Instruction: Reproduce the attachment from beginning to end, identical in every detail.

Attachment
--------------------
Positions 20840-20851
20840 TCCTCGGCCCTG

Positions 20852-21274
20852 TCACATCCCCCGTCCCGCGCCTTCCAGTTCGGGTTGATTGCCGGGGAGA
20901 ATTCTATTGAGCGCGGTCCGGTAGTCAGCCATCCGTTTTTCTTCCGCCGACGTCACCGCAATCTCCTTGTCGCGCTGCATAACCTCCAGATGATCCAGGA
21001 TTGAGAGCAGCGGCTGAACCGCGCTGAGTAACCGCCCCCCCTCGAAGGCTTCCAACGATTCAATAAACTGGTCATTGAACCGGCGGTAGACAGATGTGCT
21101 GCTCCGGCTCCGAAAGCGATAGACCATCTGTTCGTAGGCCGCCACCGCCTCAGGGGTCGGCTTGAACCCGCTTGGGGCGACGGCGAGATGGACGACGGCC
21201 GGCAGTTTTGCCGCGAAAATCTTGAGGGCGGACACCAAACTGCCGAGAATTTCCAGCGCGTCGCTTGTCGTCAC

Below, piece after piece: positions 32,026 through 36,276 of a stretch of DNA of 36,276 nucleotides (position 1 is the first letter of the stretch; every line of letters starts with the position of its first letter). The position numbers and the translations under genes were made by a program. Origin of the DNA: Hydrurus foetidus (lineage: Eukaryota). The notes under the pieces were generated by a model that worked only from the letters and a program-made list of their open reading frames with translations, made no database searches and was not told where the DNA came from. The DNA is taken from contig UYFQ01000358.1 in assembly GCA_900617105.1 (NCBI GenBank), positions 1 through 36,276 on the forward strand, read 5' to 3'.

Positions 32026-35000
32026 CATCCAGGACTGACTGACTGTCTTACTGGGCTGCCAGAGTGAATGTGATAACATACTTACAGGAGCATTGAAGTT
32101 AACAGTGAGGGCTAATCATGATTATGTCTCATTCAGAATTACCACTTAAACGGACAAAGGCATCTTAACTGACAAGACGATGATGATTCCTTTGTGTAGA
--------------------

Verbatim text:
Positions 20840-20851
20840 TCCTCGGCCCTG

Positions 20852-21274
20852 TCACATCCCCCGTCCCGCGCCTTCCAGTTCGGGTTGATTGCCGGGGAGA
20901 ATTCTATTGAGCGCGGTCCGGTAGTCAGCCATCCGTTTTTCTTCCGCCGACGTCACCGCAATCTCCTTGTCGCGCTGCATAACCTCCAGATGATCCAGGA
21001 TTGAGAGCAGCGGCTGAACCGCGCTGAGTAACCGCCCCCCCTCGAAGGCTTCCAACGATTCAATAAACTGGTCATTGAACCGGCGGTAGACAGATGTGCT
21101 GCTCCGGCTCCGAAAGCGATAGACCATCTGTTCGTAGGCCGCCACCGCCTCAGGGGTCGGCTTGAACCCGCTTGGGGCGACGGCGAGATGGACGACGGCC
21201 GGCAGTTTTGCCGCGAAAATCTTGAGGGCGGACACCAAACTGCCGAGAATTTCCAGCGCGTCGCTTGTCGTCAC

Below, piece after piece: positions 32,026 through 36,276 of a stretch of DNA of 36,276 nucleotides (position 1 is the first letter of the stretch; every line of letters starts with the position of its first letter). The position numbers and the translations under genes were made by a program. Origin of the DNA: Hydrurus foetidus (lineage: Eukaryota). The notes under the pieces were generated by a model that worked only from the letters and a program-made list of their open reading frames with translations, made no database searches and was not told where the DNA came from. The DNA is taken from contig UYFQ01000358.1 in assembly GCA_900617105.1 (NCBI GenBank), positions 1 through 36,276 on the forward strand, read 5' to 3'.

Positions 32026-35000
32026 CATCCAGGACTGACTGACTGTCTTACTGGGCTGCCAGAGTGAATGTGATAACATACTTACAGGAGCATTGAAGTT
32101 AACAGTGAGGGCTAATCATGATTATGTCTCATTCAGAATTACCACTTAAACGGACAAAGGCATCTTAACTGACAAGACGATGATGATTCCTTTGTGTAGA